How The Coronavirus Crisis Is Being Interpreted Through Art And Animation
It may be exposing weaknesses in our society, but the coronavirus is also bringing out the best in artists. As the crisis deepens, animators and illustrators are responding to it with inventive home-made works, whether out of boredom, a sense of social duty, or a flourishing of inspiration in turbulent times.
We’re republishing an entirely subjective selection of coronavirus art below. If you’ve spotted a work that you think belongs here, let us know in a comment at the bottom of the page or on our social media accounts.
Dave Stofka, a freelance animator and website developer living in Ohio, created an affectionate parody of classic sitcom Laverne & Shirley, replacing the characters with his state’s governor Mike DeWine and health director Amy Acton. At the time of writing, the video has clocked up almost a million views on Youtube and over a million on Facebook in two days:
After Canada’s Prime Minister Justin Trudeau delivered a speech about children’s role in the crisis, marketing manager Tyler Walsh reinterpreted it in Lego animation. He posted it on Twitter, and the prime minister promptly replied: “I think my kids — and a whole lot of others — will get a kick out of this”:
Last Month during one of his press conferences, @JustinTrudeau had a message for Canadian children about how they can do their part in the fight against #COVID19. It's a powerful statement, one that deserves a version all kids will want to watch. #StayHomeSaveLives #LEGO pic.twitter.com/7r4rMX6tax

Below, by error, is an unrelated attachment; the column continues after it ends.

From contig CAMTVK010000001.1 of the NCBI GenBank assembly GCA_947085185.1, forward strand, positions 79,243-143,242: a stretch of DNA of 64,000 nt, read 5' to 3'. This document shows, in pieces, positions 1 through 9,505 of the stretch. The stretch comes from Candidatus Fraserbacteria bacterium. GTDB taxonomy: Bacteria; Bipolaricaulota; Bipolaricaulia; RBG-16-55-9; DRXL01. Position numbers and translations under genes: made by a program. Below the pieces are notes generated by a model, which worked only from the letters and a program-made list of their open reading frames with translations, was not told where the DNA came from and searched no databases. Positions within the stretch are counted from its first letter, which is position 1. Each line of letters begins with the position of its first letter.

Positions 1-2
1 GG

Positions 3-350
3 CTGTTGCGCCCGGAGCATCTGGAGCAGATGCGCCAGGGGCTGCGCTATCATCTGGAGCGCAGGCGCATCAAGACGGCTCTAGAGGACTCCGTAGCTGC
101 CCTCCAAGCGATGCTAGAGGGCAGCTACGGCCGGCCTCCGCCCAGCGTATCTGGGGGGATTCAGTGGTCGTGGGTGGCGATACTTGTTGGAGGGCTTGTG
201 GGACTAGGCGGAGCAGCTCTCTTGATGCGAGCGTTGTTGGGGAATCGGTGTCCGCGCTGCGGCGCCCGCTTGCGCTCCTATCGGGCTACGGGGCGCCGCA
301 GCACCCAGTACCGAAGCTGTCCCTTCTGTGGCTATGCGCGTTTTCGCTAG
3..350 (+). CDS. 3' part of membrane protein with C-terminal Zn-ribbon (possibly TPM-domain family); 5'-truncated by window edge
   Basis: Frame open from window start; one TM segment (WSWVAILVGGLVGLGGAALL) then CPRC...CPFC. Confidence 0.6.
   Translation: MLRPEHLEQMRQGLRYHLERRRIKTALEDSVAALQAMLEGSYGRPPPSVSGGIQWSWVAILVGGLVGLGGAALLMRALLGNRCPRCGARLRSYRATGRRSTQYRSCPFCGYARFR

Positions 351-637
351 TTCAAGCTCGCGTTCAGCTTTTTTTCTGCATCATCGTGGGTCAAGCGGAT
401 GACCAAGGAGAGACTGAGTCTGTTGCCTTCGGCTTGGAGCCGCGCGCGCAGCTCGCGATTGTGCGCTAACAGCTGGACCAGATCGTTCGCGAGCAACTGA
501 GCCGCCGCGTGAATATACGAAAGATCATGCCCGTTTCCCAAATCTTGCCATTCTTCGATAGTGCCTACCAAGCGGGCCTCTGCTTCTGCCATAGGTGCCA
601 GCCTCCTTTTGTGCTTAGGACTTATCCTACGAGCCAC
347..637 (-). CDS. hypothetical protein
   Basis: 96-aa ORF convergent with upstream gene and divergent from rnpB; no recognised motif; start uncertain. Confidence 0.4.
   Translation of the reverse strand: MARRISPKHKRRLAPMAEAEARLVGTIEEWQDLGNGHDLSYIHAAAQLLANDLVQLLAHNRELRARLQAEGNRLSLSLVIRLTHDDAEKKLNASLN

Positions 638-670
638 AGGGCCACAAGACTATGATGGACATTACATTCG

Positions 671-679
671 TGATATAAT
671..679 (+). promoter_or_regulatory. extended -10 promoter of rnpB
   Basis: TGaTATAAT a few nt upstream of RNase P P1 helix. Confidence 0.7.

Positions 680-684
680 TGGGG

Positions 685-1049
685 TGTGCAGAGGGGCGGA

— Tyler Walsh (@walsht) April 5, 2020
In the U.K., the government is appealing to the public to keep donating blood during the crisis. Animators responded by creating this short anijam, which animator/illustrator Knifeson Yu posted on Twitter:
made this little animation coop ☺️✨happy to be part of it.
———- Covid-19 has caused a steep decline in blood donations.
Please visit https://t.co/1yao8wxdpa now to locate your nearest centre and find out how you can donate.#KeepDonating pic.twitter.com/sJ3yxrpTRq
— Kɳiʄɇson ⍾ (@knifeson) April 7, 2020
Meanwhile, 23 artists based in Mexico and Colombia joined forces to created the illustrated book The Day When Everything Stopped, which explains the crisis in terms children can understand. The book was a hit in Spanish (online version or PDF), and has since been translated into multiple languages, including English — discover it here. The book is not copyrighted. The project was coordinated by Pixelatl, a platform for artistic exchange and creative development in Latin America.
Illustration at top of article: Artwork by Oscar Pinto for “The Day When Everything Stopped.”